[Photography – Art] Little North Road – 小北路: exploring the social life and economies of a pedestrian bridge in Guangzhou

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LITTLE NORTH ROAD

Little North Road is a photographic exploration of the people and activities found on a pedestrian bridge in an ethnically diverse quarter of Guangzhou, China. Guangzhou has become a magnet for internal Chinese migrants, Middle Easterners and Africans who have come in search of opportunity and to trade in the goods produced in the Pearl River Delta – “the world’s factory.”

In recent years, the bridge, which arches over a major road bisecting the area, functioned as vibrant public space with dual roles. By day, people came to meet, linger, and gaze out onto the city, all the while suspended above the tumult below. At night, the bridge transformed into a frenetic outdoor market which brought foreigners and Chinese migrants together.

Since late 2014, however, following the Ebola crisis, the number of foreigners, particularly those from Africa, has decreased substantially, and due to police presence, entrepreneurial activity on the bridge has diminished. In certain respects, the life on the bridge, can be seen as an index, reflecting not only China’s changes but also Beijing’s shifting attitude towards these migrant populations and the informal economies that they engender.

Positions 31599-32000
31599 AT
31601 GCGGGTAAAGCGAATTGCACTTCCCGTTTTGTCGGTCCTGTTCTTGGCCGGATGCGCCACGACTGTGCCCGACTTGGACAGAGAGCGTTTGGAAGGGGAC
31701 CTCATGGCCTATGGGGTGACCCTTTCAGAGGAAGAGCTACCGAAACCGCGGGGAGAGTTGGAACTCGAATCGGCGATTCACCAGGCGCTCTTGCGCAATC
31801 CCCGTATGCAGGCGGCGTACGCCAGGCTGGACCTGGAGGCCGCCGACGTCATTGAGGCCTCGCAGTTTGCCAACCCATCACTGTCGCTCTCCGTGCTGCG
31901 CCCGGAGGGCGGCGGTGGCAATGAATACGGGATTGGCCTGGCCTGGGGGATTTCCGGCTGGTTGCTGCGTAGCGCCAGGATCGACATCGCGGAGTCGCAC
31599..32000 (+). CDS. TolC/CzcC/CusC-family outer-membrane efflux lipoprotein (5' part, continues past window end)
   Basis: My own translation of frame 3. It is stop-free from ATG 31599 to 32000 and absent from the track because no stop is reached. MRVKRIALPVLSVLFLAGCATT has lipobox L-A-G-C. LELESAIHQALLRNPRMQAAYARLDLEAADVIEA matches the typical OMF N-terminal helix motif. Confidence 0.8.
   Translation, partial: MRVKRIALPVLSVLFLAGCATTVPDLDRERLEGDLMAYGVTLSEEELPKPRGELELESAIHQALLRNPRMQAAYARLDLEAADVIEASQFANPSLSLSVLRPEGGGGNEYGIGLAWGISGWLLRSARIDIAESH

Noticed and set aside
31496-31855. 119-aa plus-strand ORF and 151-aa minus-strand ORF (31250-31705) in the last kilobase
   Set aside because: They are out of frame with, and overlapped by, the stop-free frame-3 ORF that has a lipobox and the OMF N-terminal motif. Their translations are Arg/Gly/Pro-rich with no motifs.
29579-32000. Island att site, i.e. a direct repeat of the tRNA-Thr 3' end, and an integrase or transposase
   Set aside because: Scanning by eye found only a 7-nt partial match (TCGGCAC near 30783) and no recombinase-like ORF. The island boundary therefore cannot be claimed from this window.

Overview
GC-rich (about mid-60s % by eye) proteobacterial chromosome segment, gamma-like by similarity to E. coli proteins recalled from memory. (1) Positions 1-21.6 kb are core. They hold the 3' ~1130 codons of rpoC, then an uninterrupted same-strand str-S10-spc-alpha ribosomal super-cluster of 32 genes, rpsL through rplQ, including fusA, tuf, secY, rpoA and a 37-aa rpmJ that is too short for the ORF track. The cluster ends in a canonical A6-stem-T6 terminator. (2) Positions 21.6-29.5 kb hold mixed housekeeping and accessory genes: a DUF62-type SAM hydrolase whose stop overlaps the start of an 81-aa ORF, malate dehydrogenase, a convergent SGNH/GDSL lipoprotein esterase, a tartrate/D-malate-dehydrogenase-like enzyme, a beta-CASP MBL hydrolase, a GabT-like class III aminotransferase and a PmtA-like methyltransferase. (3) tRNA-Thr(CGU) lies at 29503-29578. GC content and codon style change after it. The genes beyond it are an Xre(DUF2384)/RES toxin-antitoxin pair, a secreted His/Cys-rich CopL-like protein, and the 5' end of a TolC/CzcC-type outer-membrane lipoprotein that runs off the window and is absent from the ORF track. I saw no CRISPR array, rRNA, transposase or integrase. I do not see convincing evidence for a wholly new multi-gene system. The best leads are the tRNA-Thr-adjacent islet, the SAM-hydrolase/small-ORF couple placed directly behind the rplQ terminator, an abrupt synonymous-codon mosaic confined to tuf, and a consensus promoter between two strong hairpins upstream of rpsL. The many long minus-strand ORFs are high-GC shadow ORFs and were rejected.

The book will include Daniel Traub’s photographs taken on the bridge and surrounding area between 2010-2014. Additionally, it will incorporate a selection of images collected from two Chinese itinerant portrait photographers that Traub encountered on the bridge: Zeng Xian Fang and Wu Yong Fu. Equipped with digital cameras, these two photographers have made a living offering their services to passersby, primarily Africans, who wanted a souvenir of their time in Guangzhou. As they were producing the images solely as a means of survival, they would delete them at the end of each day. Since 2011, however, Traub has been collecting the images and creating an archive that now numbers over 20,000.

As China’s power and reach have grown, it has become a new center of gravity pulling people from remote lands. The bridge has been, in a sense, a symbolic gateway for this flow of people. Recent developments, however, call into question whether this cosmopolitanism is an inevitable part of China’s future or if it represents a moment that has already passed.

The book will contain approximately 150 color plates, and essays by Barbara Pollack, Roberto Castillo and Daniel Traub. The book will be edited by Robert Pledge and Daniel Traub and designed by Masumi Shibata. It is scheduled to be published by Kehrer Verlag in November 2015 in Europe and Spring 2016 in the US.

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